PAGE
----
KOROLYOV, RUSSIA--U.S. and Russian scientists are increasingly excited about the Mir space station project, which promises to reveal more than has ever been known about the scientific relationship between weightlessness and mortal terror.
"By stranding our scientists on a dilapidated space station with faulty wiring, loose hardware, and malfunctioning air systems," NASA head Daniel Goldin said, "we have created extremely favorable conditions for learning about spaceborne panic."
The two Russians and one American on board the station are reportedly terrified beyond lucidity.
Among the groundbreaking experiments conducted on board Mir: a June 25 collision with a cargo craft that depressurized the Spektr module; last week's emergency power shortage, caused by a disconnected cable; and the periodic release of "dry ice" steam that simulates a shipboard fire. All have been deemed a huge success by agency heads.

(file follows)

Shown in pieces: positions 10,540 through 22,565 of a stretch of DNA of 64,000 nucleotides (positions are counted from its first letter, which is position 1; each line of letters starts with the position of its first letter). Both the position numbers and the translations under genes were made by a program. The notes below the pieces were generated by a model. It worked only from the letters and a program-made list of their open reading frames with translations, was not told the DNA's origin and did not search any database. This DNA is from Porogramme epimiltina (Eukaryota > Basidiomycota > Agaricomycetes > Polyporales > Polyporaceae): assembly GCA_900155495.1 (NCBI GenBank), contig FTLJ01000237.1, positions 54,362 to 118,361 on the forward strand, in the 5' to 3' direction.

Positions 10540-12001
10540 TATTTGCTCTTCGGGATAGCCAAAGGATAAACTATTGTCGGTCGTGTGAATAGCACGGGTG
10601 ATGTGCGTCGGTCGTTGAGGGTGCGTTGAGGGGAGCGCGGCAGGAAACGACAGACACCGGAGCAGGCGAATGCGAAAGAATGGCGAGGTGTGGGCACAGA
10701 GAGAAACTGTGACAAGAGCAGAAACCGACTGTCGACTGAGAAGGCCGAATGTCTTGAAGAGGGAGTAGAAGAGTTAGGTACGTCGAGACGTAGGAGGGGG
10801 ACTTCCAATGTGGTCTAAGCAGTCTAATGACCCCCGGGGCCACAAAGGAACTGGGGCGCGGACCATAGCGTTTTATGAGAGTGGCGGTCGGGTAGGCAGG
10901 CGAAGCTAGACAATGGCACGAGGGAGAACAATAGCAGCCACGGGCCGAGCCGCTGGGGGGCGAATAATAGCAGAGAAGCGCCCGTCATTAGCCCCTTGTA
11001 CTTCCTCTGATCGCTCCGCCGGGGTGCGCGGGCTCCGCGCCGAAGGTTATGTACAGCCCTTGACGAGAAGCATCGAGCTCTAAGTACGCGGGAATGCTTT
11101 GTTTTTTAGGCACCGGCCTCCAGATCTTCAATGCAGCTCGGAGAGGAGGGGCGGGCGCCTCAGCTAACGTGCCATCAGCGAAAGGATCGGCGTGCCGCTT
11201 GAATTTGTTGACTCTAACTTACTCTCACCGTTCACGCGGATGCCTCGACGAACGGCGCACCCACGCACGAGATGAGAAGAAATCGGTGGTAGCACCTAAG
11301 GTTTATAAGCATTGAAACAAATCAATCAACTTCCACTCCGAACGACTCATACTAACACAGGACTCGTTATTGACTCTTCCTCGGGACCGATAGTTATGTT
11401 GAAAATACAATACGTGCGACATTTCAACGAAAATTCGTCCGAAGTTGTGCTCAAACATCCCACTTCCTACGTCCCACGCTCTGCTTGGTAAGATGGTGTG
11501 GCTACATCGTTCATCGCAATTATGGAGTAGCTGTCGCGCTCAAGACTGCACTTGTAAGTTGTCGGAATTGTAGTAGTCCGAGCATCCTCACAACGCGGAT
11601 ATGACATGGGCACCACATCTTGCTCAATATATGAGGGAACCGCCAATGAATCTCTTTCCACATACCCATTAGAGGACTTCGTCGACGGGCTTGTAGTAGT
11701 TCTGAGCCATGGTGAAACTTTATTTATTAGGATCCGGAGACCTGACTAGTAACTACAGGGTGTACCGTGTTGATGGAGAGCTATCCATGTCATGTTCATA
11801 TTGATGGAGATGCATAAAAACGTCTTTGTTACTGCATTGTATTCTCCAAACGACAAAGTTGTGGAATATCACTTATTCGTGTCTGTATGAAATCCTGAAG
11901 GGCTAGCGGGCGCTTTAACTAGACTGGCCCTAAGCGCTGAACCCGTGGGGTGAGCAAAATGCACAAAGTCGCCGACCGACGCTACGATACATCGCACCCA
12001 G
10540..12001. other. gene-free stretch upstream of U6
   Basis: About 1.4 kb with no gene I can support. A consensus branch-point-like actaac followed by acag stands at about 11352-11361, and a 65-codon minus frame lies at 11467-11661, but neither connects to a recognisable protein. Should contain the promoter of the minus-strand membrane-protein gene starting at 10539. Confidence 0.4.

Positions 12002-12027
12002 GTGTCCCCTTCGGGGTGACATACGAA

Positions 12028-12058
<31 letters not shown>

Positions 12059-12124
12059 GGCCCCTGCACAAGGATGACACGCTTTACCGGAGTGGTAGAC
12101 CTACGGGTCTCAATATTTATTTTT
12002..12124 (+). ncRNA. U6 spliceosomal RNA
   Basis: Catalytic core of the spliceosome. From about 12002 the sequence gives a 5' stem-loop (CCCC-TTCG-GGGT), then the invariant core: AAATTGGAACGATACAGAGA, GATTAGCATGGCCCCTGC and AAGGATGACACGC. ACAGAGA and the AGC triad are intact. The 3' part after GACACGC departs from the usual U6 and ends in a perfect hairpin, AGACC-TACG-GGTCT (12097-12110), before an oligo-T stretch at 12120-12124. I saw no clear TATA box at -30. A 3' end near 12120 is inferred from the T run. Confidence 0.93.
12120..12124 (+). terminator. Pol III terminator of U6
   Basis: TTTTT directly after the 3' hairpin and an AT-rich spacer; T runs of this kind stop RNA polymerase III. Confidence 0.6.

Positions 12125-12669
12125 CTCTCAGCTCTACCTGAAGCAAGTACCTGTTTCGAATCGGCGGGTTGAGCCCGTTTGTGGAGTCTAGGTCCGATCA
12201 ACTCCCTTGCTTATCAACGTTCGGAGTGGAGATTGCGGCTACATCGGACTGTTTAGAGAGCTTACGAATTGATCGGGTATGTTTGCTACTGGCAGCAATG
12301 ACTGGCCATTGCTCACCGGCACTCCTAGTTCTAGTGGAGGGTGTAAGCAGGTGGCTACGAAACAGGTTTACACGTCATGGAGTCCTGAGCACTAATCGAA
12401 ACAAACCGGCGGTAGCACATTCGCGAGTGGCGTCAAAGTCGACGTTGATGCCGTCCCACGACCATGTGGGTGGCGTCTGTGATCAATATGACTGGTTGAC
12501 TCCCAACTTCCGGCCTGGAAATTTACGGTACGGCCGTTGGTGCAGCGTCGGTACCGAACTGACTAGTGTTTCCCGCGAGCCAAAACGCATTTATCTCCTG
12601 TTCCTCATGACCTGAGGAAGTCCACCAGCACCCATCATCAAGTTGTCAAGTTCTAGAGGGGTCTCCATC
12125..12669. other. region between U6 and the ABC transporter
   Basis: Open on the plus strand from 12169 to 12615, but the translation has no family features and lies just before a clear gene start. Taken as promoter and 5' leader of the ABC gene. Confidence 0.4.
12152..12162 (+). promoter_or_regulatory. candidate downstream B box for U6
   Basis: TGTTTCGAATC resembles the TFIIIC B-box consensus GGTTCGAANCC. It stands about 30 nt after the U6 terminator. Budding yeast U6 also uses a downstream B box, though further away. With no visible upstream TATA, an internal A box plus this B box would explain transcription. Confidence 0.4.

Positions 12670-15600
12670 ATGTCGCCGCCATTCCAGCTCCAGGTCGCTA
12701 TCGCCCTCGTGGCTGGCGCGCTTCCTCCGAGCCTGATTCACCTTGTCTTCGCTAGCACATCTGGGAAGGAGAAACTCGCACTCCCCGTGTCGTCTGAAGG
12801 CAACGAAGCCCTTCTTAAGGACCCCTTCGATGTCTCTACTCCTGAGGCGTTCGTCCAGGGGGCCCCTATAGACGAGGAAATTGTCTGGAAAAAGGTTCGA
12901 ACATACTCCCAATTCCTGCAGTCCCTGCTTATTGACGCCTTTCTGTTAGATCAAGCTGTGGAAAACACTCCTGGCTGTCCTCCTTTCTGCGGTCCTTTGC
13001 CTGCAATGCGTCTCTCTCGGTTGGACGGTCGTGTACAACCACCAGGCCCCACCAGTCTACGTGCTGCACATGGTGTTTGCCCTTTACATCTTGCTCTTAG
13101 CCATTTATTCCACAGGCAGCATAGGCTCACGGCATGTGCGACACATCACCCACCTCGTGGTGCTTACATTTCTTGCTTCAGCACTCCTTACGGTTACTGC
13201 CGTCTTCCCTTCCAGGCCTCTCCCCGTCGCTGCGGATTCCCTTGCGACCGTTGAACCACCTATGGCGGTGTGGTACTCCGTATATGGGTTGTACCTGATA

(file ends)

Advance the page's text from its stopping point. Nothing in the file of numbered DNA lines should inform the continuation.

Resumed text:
"They are in a constant state of what aerospace scientists term 'mind-shattering terror,' frightened for their very lives," Russian mission director Vladimir Solovyov said. "And we have not even used the hull-mounted Alien puppet that taps on the window yet."
"We have also taken huge leaps in our understanding of the patterns created when one wets his pants in the weightlessness of space," Solovyov said. "The urine spreads out in an expanding sphere, something we did not expect."
Taking a break from his busy schedule, astronaut Michael Foale told ABC News reporters: "Where's my mommy?"
"Please tell me the access code to the Soyuz capsule," Russian cosmonaut Aleksandr Lazutkin said. "I would like to return to the chaotic government and widespread hunger of my homeland."
Scientists expect to gain even more useful data during an experiment at 3 a.m. tomorrow. As the astronauts sleep, whirling red siren lights will flood the cabin while an ear-splitting klaxon alarm jolts them awake.
Detailed scientific data will then be collected on such variables as open weeping, uncontrollable spontaneous defecation and unusual hair loss.